Sask. woman can hear again after being 1st in North America to undergo new surgery

Click to play video 'Saskatoon is one of five Canadian cities offering a unique operation to those with hearing loss' Saskatoon is one of five Canadian cities offering a unique operation to those with hearing loss
WATCH ABOVE: A Saskatchewan woman says she can hear again out of her right ear after undergoing the first implant surgery of its kind in North America. Joel Senick reports – Oct 28, 2016

A Saskatchewan woman is spending more time in conversation after undergoing North America’s first-ever Neuro System cochlear implant surgery in August.

“Every time I pass my husband in the house, I say ‘say something, say something,’” Vi Flatt said with a laugh Friday at Saskatoon’s Royal University Hospital.

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It’s no surprise she’s eager to listen. The 80-year-old said she’s used hearing aids for roughly 35 years and her hearing has deteriorated since.

“When you first lose your hearing it happens so gradually that it becomes a new normal and you’re asking people to repeat and you don’t realize that you can’t hear,” Flatt said.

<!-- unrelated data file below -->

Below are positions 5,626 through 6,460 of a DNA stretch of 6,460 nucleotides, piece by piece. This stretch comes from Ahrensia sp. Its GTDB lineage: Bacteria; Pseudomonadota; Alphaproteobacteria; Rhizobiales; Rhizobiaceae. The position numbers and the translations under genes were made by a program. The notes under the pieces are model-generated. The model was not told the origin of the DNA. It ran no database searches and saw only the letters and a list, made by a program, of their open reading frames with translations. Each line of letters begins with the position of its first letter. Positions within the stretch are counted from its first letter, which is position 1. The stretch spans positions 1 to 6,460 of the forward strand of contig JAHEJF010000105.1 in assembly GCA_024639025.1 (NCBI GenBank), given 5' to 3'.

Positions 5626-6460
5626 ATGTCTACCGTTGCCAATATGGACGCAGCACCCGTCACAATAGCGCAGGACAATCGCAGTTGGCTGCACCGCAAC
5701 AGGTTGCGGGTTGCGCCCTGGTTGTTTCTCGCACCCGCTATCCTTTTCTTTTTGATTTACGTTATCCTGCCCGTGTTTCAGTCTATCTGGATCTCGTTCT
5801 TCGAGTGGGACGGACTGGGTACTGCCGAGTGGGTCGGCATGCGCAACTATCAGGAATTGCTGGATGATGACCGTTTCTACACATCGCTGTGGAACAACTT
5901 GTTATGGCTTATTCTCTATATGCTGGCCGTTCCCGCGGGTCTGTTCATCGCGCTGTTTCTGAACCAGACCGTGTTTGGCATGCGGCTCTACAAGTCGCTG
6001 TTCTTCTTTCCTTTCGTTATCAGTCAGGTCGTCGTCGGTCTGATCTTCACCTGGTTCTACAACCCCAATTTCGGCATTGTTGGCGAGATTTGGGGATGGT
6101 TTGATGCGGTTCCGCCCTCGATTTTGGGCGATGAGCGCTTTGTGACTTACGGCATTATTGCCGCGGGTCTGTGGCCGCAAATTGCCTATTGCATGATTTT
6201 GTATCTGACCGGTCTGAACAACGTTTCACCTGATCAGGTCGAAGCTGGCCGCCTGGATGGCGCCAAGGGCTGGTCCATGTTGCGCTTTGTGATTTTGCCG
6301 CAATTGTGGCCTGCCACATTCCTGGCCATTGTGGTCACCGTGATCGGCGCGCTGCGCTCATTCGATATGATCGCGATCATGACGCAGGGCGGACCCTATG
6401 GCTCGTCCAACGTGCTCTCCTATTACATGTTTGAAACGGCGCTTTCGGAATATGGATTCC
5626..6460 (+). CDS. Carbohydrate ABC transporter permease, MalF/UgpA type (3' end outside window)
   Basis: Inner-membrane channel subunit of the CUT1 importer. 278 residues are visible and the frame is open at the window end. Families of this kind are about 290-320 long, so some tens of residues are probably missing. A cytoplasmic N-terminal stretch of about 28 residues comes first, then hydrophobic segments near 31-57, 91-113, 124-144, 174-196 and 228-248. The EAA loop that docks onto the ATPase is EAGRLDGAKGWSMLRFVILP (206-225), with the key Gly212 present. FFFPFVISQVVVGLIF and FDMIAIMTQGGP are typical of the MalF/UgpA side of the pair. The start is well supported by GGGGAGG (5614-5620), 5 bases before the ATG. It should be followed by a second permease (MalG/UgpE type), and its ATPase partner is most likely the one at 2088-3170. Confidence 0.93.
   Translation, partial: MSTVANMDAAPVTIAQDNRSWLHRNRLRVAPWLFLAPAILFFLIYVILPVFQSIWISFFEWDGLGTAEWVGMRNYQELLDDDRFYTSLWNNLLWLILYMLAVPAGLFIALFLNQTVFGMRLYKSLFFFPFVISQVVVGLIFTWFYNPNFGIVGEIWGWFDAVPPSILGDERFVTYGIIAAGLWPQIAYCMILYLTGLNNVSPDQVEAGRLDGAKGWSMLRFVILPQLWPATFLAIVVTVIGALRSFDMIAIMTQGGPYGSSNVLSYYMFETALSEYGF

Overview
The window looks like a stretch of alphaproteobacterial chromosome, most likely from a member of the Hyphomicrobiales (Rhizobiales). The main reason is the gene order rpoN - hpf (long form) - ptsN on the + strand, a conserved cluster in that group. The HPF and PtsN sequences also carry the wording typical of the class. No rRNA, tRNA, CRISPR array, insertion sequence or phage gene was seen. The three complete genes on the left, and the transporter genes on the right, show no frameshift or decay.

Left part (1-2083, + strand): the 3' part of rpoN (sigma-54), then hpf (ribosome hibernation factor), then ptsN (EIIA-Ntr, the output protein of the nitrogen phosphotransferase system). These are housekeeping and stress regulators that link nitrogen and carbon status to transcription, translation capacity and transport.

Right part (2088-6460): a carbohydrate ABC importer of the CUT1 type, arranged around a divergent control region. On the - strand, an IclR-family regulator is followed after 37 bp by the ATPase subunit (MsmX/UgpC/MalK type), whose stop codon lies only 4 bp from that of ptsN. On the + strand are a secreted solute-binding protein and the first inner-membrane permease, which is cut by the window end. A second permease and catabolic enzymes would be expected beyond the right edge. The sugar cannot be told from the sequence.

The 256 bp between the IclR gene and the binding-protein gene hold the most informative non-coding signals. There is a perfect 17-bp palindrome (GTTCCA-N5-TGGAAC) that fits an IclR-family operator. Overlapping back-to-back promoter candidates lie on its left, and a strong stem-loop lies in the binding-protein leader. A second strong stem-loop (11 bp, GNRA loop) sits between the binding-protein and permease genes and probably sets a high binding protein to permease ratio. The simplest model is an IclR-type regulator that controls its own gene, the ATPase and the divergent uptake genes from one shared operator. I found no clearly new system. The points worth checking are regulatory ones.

“You try and focus on what they’re saying and it doesn’t come through because you really don’t have the capability of listening.”

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Flatt’s right ear has been completely deaf for a decade, according to doctors. In August, she had a device implanted under her skin behind that ear that allows her to now hear.

“What cochlear implants do is they allow people to regain their own entity, because they can connect with people, whether they’re family or friends,” said Dr. Nael Shoman, who performed the procedure at St. Paul’s Hospital in Saskatoon.

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Shoman added that the procedure is targeted toward those that have hearing loss to the point where hearing aids offer little or no benefit.

“For that population of patients, life can be very, very challenging,” Shoman said.

“It’s hard to connect with somebody else if you’ve lost hearing.”

The system collects sound through an external device. It then travels to the auditory nerve, which is connected to the brain. Shoman said roughly 45 people in Saskatchewan could qualify for the procedure annually.

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Saskatoon is currently one of only five Canadian cities to offer the Neuro System, which was brought to country by Oticon Medical. The device was already available in various European cities for nearly a year.

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Flatt said she’s still adjusting to the device as the sound is more mechanical than natural. However, she said she hopes to soon enjoy her favourite melodic pastime.

“My favourite is Floyd Cramer on the piano and I have to have that in my life.”